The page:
Training Vs. Educating

Service expert Ron Kaufman believes excellent service stems from the ‘service culture’ of an organization – and that ‘service education’ is very different from ‘service training’.


Excellent service stems from the ‘service culture’ of an organization with the CIO playing an important role.

Service expert Ron Kaufman believes excellent service stems from the ‘service culture’ of an organization – and that ‘service education’ is very different from ‘service training’.

The CIO, together with peers in senior management, has an important role to play in leading the development of a service culture for the organization.

What is the difference between “service training” and “service education”?

“Service training” teaches someone how to ‘do’ something: to provide quality in a specific situation. Training by its nature is tactical, prescriptive, and usually differs between functions and departments.

This approach can result in a fragmented understanding of service inside the organization. It can also leave employees unsure about what to ‘do’ when they encounter a situation they have not been ‘trained’ to handle. This leads to an inability to meet customers’ needs, and to frequent upward escalations that take valuable management time and resources to resolve.

By contrast, “service education” teaches fundamental service principles that everyone within an organization can apply to their own job. With service education, employees learn to think proactively, then act in an empowered manner to create value for their customers and colleagues.

How effective is “service education” in improving the service an organization provides?

Service education leads to development of a common service language that can be applied across the organization, and a common understanding of what customers value, and what colleagues value. These are essential components in building a service culture.

A superior service culture is continuously improving environment that educates, motivates, supports and recognizes employees for consistently taking action to create more value for customers and colleagues.

Why should organizations pay strategic attention to service?

The commoditization of products and services makes competing on price or features hard to sustain. Customers have more choice than ever before, and it is easier than ever to switch suppliers.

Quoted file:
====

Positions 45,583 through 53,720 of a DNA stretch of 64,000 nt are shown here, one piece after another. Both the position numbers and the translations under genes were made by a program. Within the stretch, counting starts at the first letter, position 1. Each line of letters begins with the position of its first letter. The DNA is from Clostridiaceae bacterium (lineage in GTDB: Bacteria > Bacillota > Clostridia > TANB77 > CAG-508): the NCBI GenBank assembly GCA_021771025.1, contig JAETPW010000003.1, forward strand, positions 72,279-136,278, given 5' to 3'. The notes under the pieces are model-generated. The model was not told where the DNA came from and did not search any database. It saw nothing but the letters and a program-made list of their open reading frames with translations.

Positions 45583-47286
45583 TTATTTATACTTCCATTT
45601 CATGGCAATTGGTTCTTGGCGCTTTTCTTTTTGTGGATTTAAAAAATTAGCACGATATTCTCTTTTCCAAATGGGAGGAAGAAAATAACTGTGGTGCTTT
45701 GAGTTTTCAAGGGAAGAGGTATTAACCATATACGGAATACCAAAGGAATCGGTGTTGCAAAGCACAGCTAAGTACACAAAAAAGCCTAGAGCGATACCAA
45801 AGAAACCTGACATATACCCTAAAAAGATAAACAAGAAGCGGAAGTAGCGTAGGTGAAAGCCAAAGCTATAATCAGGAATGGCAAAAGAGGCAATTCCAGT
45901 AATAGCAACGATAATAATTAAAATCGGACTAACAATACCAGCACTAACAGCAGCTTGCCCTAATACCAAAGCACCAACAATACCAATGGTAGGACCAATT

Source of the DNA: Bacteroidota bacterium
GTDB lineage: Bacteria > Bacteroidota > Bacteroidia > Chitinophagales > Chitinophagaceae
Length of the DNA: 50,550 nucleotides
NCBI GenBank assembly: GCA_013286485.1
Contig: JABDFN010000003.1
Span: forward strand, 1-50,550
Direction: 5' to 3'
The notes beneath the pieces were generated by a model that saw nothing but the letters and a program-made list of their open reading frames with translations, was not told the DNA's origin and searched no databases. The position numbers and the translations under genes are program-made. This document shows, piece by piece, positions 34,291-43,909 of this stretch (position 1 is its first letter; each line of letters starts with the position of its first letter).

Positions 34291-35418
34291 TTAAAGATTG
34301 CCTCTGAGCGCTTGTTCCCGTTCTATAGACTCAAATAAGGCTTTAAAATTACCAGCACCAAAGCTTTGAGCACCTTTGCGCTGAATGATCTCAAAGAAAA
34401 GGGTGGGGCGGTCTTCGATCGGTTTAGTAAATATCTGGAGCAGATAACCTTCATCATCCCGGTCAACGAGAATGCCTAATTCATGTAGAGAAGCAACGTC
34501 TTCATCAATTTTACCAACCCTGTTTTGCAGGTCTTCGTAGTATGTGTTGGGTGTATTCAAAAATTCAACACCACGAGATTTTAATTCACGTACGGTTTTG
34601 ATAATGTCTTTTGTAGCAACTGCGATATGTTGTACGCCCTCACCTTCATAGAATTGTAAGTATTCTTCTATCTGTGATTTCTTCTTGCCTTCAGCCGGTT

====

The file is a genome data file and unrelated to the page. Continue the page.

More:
Globalization, connective technology and maturing markets also mean customers are increasingly sophisticated and expectations of superior service are rising. Organizations must continuously innovate and improve service performance to create more value for customers and partners.

Focusing on service means an organization creates more unique experiences that customers value. This leads to opportunities for higher margins and helps create relationships with customers that last longer – and become more profitable over time.

An organization with a service culture is also a better place to work. Employees are engaged and motivated to consistently improve service performance. This helps attract and retain superior talent.

Can you give an example of excellent service leadership?

Many organizations accumulate measures and metrics to track sales, productivity and service performance. Internal indicators often measure the performance of specific departments, but may be disconnected from the essential components of an outstanding customer experience. This disconnect is exacerbated when internal metrics are linked to pay and promotion and thus encourage internally focused or “siloed” behavior.

To reduce or eliminate historical but non-aligned metrics is a bold move that must be taken by clear-minded leaders with a unwavering eye on creating value for customers.

What about middle management and their role in building a superior service culture?

Middle management can make or break a service culture. They are the essential link between senior leadership and the rest of the organization. Middle managers must clearly understand the overall service strategy, then clarify and communicate goals and objectives so everyone can see how their immediate next actions will contribute to service success.

Middle managers are also the connection that can encourage and capture suggestions and recommendations from the frontline, and bring these up for discussion, decisions and support at the highest levels of the organization.

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